Despite all the talk about behavioral marketing, few marketers are aware of just how much habit impacts consumer behavior. That was, perhaps, the most surprising finding from our recent survey of marketers about what drives purchasing behavior.
In fact, just 9 percent of respondents realized that as much as 95 percent of consumer behavior is on autopilot, according to our survey, for which we partnered with CMO.com. Habit experts explain that this high percentage is innate. From daily routines to the brands we buy, humans desire the simplified decision-making that habituation provides.
The lack of recognition of habit as a driving influence in all of marketing could explain why so much marketing disappoints where ROI is concerned. If your brand’s growth involves switching people from a competitor’s product to yours, what you are really asking them to do is change their habit. Any switching strategy will be ineffective if it’s not sensitive to the target’s ingrained habits and what it will take to change them.
Switching one time isn’t considered a success, either. A campaign may get someone to try a product once, but the goal should be to get them to buy it on autopilot. The very definition of a strong brand is that its purchase is habituated.
Marketers who don’t acknowledge the dominant role of habit in people’s lives can inadvertently concept products or run promotions that have little hope of traction because they work against existing habits. In addition, the marketer may miss seeing the habituated moment in the consumer’s path to purchase.
The success of content marketing is also strongly dependent on insinuating a brand into people’s existing habits or, far tougher, getting people to adopt a new habit that makes your content part of their daily lives. The best content in the world could still fail if the marketer doesn’t understand the target’s habituated information sources, habituated media usage, and consumption habits, such as time of day or occasion.
A recent meta-analysis by our brand marketing agency of both scientific and popular literature makes clear: Any marketer today who is not an expert on habit will underperform in his job. But the responses to our survey also revealed several interesting findings about what marketers do know about habit.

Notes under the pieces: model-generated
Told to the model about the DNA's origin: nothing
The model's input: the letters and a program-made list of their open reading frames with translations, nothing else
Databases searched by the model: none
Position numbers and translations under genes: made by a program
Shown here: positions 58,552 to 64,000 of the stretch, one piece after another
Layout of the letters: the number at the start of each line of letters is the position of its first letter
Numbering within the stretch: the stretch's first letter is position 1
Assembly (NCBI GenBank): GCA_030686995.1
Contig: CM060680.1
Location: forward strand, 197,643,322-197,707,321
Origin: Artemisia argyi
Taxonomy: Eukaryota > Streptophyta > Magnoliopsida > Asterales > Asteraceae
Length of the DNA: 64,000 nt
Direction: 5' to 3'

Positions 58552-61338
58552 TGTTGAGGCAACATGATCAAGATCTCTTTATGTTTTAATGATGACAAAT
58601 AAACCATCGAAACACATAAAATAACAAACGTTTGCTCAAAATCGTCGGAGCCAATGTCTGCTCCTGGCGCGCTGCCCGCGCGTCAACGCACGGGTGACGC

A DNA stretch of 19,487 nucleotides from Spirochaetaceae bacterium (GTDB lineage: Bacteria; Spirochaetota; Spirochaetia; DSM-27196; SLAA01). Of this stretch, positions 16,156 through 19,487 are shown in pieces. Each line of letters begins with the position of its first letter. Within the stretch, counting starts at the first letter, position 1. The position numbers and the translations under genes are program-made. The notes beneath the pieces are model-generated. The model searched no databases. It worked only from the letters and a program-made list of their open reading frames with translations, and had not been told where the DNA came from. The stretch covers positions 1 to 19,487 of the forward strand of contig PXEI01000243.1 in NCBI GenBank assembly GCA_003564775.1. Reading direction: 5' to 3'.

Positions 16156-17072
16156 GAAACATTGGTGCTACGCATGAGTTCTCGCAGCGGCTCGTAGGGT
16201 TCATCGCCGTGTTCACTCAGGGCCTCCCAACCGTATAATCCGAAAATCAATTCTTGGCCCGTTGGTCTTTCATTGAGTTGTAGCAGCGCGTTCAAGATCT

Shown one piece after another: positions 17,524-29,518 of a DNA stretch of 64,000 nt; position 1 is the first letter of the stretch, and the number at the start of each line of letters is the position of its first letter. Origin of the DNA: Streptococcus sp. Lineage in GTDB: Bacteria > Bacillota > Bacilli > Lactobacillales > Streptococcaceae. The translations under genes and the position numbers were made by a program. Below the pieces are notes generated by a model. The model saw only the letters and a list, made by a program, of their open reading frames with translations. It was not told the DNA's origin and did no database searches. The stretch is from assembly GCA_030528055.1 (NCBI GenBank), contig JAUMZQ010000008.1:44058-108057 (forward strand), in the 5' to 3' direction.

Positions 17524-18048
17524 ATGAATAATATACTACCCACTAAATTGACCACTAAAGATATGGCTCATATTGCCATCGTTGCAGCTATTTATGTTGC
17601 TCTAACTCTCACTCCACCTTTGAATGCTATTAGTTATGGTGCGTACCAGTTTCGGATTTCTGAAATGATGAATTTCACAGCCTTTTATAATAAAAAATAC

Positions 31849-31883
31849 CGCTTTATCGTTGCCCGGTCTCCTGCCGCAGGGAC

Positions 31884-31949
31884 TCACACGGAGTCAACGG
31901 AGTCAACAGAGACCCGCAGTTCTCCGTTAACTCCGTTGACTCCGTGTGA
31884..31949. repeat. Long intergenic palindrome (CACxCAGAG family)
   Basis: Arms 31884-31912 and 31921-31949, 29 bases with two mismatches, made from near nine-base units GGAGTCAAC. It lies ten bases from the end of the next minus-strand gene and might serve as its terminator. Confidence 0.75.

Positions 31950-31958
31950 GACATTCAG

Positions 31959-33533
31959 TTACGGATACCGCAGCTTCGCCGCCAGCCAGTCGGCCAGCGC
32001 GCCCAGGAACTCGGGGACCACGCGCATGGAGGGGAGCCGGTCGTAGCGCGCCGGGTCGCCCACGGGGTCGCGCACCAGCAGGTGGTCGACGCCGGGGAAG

Among the findings:
• More than 85 percent of respondents realize that the majority of factors and cues driving decision-making are subconscious. It’s not just psychologists and behavioral scientists, such as Dan Ariely and Nobel Laureate Daniel Kahneman, who argue this convincingly. Increasingly, data scientists tell us analytics reveal people don’t really know what they want until they buy it. And when asked their rationale, consumers just articulate whatever they can put into words, though it may not accurately reflect what’s really going on in their heads.
• When asked which is best for insights on habit–behavioral science or the analysis of big data sets–64 percent of respondents cited the former. However, both now play a critical role in cracking the code. While ethnographies, experiments in psychology, and behavioral economics all reveal habits, triggers, and cues, increasingly analytics reveal what will more rapidly leverage the habit, trigger, and cue and do so across large numbers of people.
• Nearly 85 percent of survey respondents understand that habituated buying decisions are just as much a reality in the world of B2B marketing as they are to B2C. Studies increasingly report business people displaying many of the same habits as consumers on their path to purchase.